There's a reply I read right before, and I'm not familiar with using 'as' when I need to compare something or hear someone comparing something.

Yes, it's heard in colloquial usage. It would be spoken more as "After she’d had her baby.”

  1. Is it possible to use 'than' instead of 'as' here?

  2. Is there certain time I should only use 'as', not 'than'?

  • 1
    No, the "as" there can be replaced with "in the form of". – M.A.R. ಠ_ಠ Feb 17 '15 at 8:03
  • Since you are asking about using "as" in comparisons, I'm wondering if you are thinking of the "as . . . as" construction. For example, these two ideas are roughly the same: "It would not be said as often as" and "It would be said less often than." In that case, "as" and "than" aren't exactly interchangeable, because they require other changes in the sentence, but you can express more or less the same idea with the "as . . . as" comparison and the "than" comparison. – joiedevivre Dec 6 '17 at 0:36

Is it possible to use 'than' instead of 'as' here?

Yes, they are equally grammatically correct. However, as and than have completely different meanings in this context.

It would be spoken more as

This construction talks about the correct way to phrase something; which words to choose. It can also be said as:

  • It would be spoken more like
  • It would be spoken more along the lines of
  • It would be spoken more in the manner of

Here, as creates an equivalency relation. What comes after is more or less the same as what comes before; the correct way to say it, in this case. The context tells us in this case that the sentence is comparing ways of speaking; as can be used to equate any two comparable things or qualities.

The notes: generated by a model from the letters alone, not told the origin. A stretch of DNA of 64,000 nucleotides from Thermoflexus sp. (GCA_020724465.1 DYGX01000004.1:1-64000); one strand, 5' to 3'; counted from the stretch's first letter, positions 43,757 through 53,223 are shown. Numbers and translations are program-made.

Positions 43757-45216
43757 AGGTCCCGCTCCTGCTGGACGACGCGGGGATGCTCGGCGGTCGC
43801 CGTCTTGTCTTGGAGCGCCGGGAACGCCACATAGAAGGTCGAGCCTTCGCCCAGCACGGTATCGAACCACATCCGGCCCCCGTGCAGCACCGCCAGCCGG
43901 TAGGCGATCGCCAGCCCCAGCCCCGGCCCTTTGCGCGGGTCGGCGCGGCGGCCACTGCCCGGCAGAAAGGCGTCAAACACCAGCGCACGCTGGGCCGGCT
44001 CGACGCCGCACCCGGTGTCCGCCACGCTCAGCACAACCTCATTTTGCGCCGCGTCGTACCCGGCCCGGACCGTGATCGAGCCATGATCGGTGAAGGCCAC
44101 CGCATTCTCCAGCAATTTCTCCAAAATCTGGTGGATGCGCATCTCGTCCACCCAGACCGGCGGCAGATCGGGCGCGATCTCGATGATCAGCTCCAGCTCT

It would be spoken more than

This construction talks about which of the two is said more often. It means the same as:

  • It would be spoken more often than
  • It would be spoken more commonly than
  • It would be spoken with greater frequency than

Using than creates a frequency relation in this case. It compares the incidence rates of the subject and object. However, than does not always talk about frequency; it can be used for any general comparison of amounts or quantities. In this case, we infer that it means more often than from the context.

Is there certain time I should only use 'as', not 'than'?

This is extremely difficult to answer, because it depends almost entirely on what you want to say and how you want to say it. Notice how in your example the meaning changes entirely (word choice versus usage frequency) as the result of such a minor edit? This happens because the context is just that important.

As and than have different meanings when considered as single words. But we never use them in isolation; they simply don't function as interjections or ejaculations. And it's both easy and common to construct phrases which might appear similar to a non-native speaker but have quite different meanings, or vice versa.

However, in general, you might consider these rules of thumb:

  • As creates a relationship that conveys more or less equal or equivalent
  • Than creates a relationship that compares magnitudes or amounts which are usually different; greater than or less than

These are absolutely not hard and fast rules, merely a general approximation of the most common usages.


You said you are not sure while using 'as' when you compare things. You have the answer there! Use 'as compared to...' and the problem is solved!

As compared to the sentence 'X', 'Y' is more commonly used.

If you want to compare those sentences with 'than', use it this way -

Sentence 'Y' is more common (commoner) than sentence 'X'.

Be careful using 'than' and 'then'. Non-native speakers often miss this.

Your Answer

By clicking “Post Your Answer”, you agree to our terms of service, privacy policy and cookie policy

Not the answer you're looking for? Browse other questions tagged or ask your own question.